The company, created in 2017 by the merger of Shanks Group plc and Van Gansewinkel Groep B.V., said that the facility will produce approximately 120,000 GJ of biogas per year which will be used to fuel the City of Surrey’s natural gas powered waste collection vehicles and its growing fleet of natural gas powered operations service vehicles, as well as providing a renewable fuel source for the city’s District Energy System.
The Surrey Biofuel Facility is a 14,323 square metre plant that will process more than 115,000 tonnes of residential and commercial organic waste into renewable natural gas (RNG) each year.
According to Renewi, the facility will one be of the largest organic biofuel infrastructure facilities in North America, and will help the City of Surrey and the Metro Vancouver area achieve its regional waste diversion target of 80% by 2020.
The by-product of this facility - Class A organic compost - will also be available for use in local agriculture and landscaping applications.
The company added that in addition to playing a connecting role in the circular economy, the production of these secondary raw materials by the new facility will be instrumental in reducing community-wide greenhouse gas (GHG) emissions by approximately 49,000 tonnes per year, which is the equivalent of taking over 10,000 cars off the road annually.
It was claimed that this reduction in greenhouse gas emissions will also completely eliminate the City of Surrey’s corporate carbon footprint of 17,000 tonnes per year.
The biofuel facility was developed as a Public-Private Partnership (P3). The Government of Canada approved the City of Surrey’s application to the P3 Canada Fund, where it will contribute up to 25% (to a maximum of $16.9 million) of the capital cost of the future biofuel facility. The biofuel facility project is now one of P3 Canada's flagship projects.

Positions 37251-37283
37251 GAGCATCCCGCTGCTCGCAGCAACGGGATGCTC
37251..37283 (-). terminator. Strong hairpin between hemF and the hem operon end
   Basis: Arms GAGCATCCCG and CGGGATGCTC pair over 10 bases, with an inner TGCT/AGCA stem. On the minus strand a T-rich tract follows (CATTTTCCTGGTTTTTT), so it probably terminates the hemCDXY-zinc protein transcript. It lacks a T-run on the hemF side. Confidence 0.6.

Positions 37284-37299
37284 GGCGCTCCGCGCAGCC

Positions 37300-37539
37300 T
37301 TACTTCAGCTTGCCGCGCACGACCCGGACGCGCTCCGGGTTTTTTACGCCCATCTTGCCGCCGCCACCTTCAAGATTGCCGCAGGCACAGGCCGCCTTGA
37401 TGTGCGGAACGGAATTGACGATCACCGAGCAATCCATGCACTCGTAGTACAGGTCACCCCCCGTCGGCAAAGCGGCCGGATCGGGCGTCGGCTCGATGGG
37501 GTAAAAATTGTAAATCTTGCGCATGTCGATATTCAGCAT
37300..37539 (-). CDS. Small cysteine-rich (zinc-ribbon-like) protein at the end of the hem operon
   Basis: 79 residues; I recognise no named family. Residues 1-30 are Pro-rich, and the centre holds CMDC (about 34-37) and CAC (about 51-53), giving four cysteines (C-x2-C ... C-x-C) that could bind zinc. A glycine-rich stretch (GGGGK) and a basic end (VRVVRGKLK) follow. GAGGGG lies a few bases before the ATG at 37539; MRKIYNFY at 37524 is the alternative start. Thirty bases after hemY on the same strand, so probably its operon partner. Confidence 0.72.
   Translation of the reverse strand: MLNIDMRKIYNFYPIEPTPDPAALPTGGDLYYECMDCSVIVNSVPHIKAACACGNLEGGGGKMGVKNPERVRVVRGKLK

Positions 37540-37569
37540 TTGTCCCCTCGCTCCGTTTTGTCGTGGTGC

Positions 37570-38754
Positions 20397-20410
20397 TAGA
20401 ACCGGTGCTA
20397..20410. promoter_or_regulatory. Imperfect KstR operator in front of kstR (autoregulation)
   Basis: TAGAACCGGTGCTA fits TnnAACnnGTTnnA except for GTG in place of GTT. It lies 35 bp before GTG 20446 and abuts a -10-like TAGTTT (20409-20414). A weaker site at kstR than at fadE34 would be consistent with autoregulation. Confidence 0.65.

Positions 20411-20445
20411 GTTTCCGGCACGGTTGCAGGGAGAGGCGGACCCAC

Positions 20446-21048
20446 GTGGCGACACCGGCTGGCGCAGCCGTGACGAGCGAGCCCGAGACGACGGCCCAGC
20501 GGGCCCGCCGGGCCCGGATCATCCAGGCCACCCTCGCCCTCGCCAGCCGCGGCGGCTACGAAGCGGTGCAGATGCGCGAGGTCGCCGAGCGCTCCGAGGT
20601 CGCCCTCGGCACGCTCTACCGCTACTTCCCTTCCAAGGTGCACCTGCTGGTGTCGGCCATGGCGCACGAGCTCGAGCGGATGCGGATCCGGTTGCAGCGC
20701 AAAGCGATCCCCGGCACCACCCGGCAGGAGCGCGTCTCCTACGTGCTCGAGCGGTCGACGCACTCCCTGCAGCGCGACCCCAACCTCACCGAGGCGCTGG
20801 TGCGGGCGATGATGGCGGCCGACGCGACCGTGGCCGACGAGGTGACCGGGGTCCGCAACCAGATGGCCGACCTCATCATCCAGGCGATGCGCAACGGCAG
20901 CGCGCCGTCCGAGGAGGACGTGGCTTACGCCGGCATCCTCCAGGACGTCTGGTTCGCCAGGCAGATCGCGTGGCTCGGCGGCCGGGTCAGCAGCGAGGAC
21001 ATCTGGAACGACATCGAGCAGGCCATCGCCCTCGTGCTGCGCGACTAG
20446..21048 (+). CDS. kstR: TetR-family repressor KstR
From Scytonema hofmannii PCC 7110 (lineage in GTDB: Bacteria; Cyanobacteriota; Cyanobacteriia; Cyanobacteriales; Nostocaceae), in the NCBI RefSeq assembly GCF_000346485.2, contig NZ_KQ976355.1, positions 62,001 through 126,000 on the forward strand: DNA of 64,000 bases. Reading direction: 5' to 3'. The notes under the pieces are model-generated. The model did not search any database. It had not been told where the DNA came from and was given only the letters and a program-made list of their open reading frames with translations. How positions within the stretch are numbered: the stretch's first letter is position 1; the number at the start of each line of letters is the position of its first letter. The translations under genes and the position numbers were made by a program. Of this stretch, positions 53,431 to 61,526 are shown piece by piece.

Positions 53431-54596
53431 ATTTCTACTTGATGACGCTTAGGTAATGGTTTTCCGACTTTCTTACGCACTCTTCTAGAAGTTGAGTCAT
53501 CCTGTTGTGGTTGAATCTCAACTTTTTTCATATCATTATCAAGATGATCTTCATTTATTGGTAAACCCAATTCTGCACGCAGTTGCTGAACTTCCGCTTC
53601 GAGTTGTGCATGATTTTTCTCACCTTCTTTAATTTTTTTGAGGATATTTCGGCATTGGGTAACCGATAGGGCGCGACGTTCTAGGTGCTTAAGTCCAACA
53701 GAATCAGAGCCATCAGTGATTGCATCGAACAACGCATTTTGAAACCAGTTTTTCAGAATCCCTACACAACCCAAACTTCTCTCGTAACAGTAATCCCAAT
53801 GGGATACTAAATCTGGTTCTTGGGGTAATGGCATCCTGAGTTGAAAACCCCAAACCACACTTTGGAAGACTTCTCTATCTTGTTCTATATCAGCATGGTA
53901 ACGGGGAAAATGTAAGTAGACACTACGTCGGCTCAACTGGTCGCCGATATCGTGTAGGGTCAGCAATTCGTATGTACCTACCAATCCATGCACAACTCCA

In addition, the facility was awarded the Institute for Sustainable Infrastructure (ISI) Envision Platinum award. The Envision rating system rates sustainable infrastructure across the full range of environmental, social and economic impacts.
The Surrey facility is the first waste sector infrastructure project in North America to earn the Envision award for sustainability.
“The facility is performing well and we are now operating Canada’s first closed-loop and fully integrated organics waste management system, with our ‘waste no more’ vision at its heart,” said James Priestley, Managing Director of Renewi’s Municipal Division.
“Achieving full service commencement for this project is a key part of our recovery plan to stabilise and de-risk the Municipal Division so I am pleased that we are also able to deliver another milestone in that plan,” he concluded.
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